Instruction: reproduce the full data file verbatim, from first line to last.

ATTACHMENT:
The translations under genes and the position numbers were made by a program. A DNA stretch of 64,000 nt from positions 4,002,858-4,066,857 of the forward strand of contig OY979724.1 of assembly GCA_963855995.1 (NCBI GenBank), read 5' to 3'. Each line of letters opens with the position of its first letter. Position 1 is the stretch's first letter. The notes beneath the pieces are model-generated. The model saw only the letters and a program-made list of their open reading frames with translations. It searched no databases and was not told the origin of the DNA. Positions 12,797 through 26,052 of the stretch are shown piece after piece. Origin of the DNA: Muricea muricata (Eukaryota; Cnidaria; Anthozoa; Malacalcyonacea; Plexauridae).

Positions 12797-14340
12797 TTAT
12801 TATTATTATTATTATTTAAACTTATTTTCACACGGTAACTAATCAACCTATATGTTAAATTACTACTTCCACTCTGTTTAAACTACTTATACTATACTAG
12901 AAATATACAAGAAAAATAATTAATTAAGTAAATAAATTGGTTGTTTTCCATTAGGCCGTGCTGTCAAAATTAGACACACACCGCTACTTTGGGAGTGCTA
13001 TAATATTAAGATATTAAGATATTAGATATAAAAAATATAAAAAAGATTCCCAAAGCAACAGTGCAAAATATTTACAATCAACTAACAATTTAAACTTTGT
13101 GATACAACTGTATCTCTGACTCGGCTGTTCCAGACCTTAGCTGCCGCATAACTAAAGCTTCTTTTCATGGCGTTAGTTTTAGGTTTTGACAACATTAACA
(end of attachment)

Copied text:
The translations under genes and the position numbers were made by a program. A DNA stretch of 64,000 nt from positions 4,002,858-4,066,857 of the forward strand of contig OY979724.1 of assembly GCA_963855995.1 (NCBI GenBank), read 5' to 3'. Each line of letters opens with the position of its first letter. Position 1 is the stretch's first letter. The notes beneath the pieces are model-generated. The model saw only the letters and a program-made list of their open reading frames with translations. It searched no databases and was not told the origin of the DNA. Positions 12,797 through 26,052 of the stretch are shown piece after piece. Origin of the DNA: Muricea muricata (Eukaryota; Cnidaria; Anthozoa; Malacalcyonacea; Plexauridae).

Positions 12797-14340
12797 TTAT
12801 TATTATTATTATTATTTAAACTTATTTTCACACGGTAACTAATCAACCTATATGTTAAATTACTACTTCCACTCTGTTTAAACTACTTATACTATACTAG
12901 AAATATACAAGAAAAATAATTAATTAAGTAAATAAATTGGTTGTTTTCCATTAGGCCGTGCTGTCAAAATTAGACACACACCGCTACTTTGGGAGTGCTA
13001 TAATATTAAGATATTAAGATATTAGATATAAAAAATATAAAAAAGATTCCCAAAGCAACAGTGCAAAATATTTACAATCAACTAACAATTTAAACTTTGT
13101 GATACAACTGTATCTCTGACTCGGCTGTTCCAGACCTTAGCTGCCGCATAACTAAAGCTTCTTTTCATGGCGTTAGTTTTAGGTTTTGACAACATTAACA